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Solving the energy crisis – featured in a special report for The Times

Renewables

As featured in

Power supply is falling, leaving the UK in an energy crisis, with increased electrification of domestic lives and a growing population prompting a seismic escalation in electricity demand. The dilemma, sustained by the decline of fossil fuel-based power plants and the rise of renewables, is being resolved by the latest technologies.

The UK and Irish electric grids are at the forefront in terms of the volume of integrated renewables. However, because renewable energy sources, such as wind and solar, are intermittent and can change rapidly, their integration into the grid may not provide sufficient power during peak demand,” says Michael Phelan, chief executive and co-founder of GridBeyond, formerly Endeco Technologies.

Maintaining the balance between energy generation and demand is crucial to ensuring the grid remains at a safe frequency of 50Hz. Technology is progressively providing the solutions needed to manage the fluctuations in grid frequency, and with accessibility comes incentives for large energy consumers in the industrial and commercial space to vary their energy consumption. For short periods, they can help to keep the lights on when grid frequency starts to look dangerously high or low, known as frequency response events.

“The key lies in energy flexibility and ultimately in technology”

Seen as the way forward by system operators and energy industry authorities, frequency response programmes are enabling energy to be generated or removed from the grid within seconds, when needed.

Mr Phelan says: “We’ve been managing and rewarding industrial and commercial clients’ participation into National Grid programmes, including frequency response, for more than five years. Over time we’ve seen an increase in the number of events, indicating that the National Grid is finding it evermore challenging to stabilise effectively as renewable generation increases and that system inertia is reducing too.”

GridBeyond leads the UK and Irish markets in providing pioneering internet of things demand-side response (DSR) solutions, and has developed a smart grid optimisation technology platform that enables system operators like National Grid to balance network frequency rapidly and maintain inertia, making greater use of renewable technologies and mitigate
against blackouts.

At the same time, industrial and commercial participants benefit from significant financial rewards for fluctuating their energy consumption, and automated energy savings through the avoidance of demand peaks. In addition, consumption, predictive maintenance and OEE (overall equipment effectiveness) analytics can be automated and monitored via a cloud-based portal.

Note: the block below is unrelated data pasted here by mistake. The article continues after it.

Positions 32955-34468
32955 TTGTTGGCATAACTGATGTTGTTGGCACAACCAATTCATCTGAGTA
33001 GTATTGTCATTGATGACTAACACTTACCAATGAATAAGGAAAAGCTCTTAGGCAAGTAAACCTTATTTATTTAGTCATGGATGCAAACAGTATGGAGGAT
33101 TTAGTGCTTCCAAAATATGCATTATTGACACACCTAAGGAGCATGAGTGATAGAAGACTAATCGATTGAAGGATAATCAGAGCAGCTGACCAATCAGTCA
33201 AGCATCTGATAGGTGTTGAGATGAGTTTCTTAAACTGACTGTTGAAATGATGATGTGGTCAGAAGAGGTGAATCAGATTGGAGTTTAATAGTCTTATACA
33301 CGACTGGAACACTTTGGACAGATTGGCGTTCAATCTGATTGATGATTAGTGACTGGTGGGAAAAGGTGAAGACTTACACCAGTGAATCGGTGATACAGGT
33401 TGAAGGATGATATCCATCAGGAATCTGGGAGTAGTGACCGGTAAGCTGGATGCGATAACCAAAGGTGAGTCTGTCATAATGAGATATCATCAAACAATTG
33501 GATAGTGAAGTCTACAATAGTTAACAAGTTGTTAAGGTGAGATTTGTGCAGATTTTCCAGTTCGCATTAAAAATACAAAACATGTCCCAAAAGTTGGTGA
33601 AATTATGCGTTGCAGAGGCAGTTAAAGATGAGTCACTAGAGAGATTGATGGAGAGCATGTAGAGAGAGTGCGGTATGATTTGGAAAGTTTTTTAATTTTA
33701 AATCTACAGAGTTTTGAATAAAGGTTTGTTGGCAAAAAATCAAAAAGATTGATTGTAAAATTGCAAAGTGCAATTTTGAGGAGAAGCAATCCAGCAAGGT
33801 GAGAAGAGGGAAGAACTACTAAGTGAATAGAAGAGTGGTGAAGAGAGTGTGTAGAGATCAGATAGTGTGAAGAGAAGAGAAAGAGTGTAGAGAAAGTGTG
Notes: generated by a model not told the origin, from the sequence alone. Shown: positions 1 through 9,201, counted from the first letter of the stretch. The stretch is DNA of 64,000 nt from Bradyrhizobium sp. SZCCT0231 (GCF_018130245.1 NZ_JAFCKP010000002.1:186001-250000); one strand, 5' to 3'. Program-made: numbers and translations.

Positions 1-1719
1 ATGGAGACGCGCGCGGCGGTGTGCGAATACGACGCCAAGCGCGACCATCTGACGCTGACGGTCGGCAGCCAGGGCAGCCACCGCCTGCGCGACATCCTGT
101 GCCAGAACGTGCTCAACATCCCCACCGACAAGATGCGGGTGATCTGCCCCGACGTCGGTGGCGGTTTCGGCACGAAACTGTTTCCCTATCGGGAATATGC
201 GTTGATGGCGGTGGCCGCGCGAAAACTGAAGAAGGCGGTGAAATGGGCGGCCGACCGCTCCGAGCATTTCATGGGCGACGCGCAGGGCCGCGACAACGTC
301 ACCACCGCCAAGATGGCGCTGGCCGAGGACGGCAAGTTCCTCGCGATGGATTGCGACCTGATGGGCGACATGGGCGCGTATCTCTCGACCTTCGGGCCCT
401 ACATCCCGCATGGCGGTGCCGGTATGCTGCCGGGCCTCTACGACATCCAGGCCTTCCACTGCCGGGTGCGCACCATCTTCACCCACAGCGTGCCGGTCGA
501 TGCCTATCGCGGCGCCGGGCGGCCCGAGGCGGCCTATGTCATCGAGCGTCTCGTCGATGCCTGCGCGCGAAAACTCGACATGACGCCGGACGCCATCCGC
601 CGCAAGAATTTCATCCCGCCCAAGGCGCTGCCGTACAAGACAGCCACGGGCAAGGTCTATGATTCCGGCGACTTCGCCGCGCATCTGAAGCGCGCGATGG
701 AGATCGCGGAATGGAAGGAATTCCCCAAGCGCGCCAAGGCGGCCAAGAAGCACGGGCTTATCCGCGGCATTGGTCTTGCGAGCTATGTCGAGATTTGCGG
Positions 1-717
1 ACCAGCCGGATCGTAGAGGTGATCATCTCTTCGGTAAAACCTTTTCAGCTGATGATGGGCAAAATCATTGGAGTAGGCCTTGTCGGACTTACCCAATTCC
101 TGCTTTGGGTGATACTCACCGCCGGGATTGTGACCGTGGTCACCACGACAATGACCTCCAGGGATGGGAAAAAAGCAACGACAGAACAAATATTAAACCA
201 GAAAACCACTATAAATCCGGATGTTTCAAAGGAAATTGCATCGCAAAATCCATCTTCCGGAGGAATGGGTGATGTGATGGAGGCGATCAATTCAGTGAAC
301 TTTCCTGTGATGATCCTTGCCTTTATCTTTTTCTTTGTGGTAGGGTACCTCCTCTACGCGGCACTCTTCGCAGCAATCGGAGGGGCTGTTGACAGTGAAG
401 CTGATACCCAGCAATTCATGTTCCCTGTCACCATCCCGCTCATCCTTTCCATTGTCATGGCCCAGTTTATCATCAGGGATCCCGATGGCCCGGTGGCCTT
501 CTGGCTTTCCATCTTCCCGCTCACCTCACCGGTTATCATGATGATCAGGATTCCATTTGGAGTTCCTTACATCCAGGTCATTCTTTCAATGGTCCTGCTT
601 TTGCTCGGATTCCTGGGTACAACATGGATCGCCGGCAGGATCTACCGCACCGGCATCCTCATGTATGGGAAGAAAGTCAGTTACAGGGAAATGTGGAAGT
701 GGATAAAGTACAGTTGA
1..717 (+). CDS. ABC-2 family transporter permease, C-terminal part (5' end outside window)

Another key technology for renewable integration will continue to be battery storage. Renewable energy may be harnessed at times of wind and sun, but any excesses go to waste. To reduce this, energy companies can use batteries to collect and store excess electricity. However, with marginal returns on investment and relatively short-term revenue streams, Mr Phelan points to a hybrid approach.

He says: “By connecting a battery to an industrial or commercial site, electricity can be stored when it is most abundant, and cheap, and used when demand on the grid exceeds generation. Combining this resilience with an advanced DSR platform geared to optimise savings and revenue allows businesses to eliminate the financial risk associated with a standalone battery. We have put the world’s first hybrids into the market and we are adding to that all the time.”

“By connecting a battery to an industrial or commercial site, electricity can be stored when it is most abundant, and cheap, and used when demand on the grid exceeds generation.”

The UK is moving from a centralised system, with very large power stations generating the majority of power, to a decentralised one, where generation is more widely dispersed, from solar panels on roofs to offshore and inland wind farms. The pace of change driven by technology has created some confusion for customers in terms of where the opportunities for future energy flexibility lie.

Mr Phelan concludes: “Many of the new technologies have only become available in the last few years. It’s about pushing boundaries and looking at the next phase of problems to solve with the grid and large energy consumers, such as frequency balancing, capacity fulfilment, voltage issues and tracing problems. The key lies in energy flexibility and ultimately in technology, and facilitated in a way that is palatable to all involved, from the grid to industrial, commercial and eventually residential consumers.”

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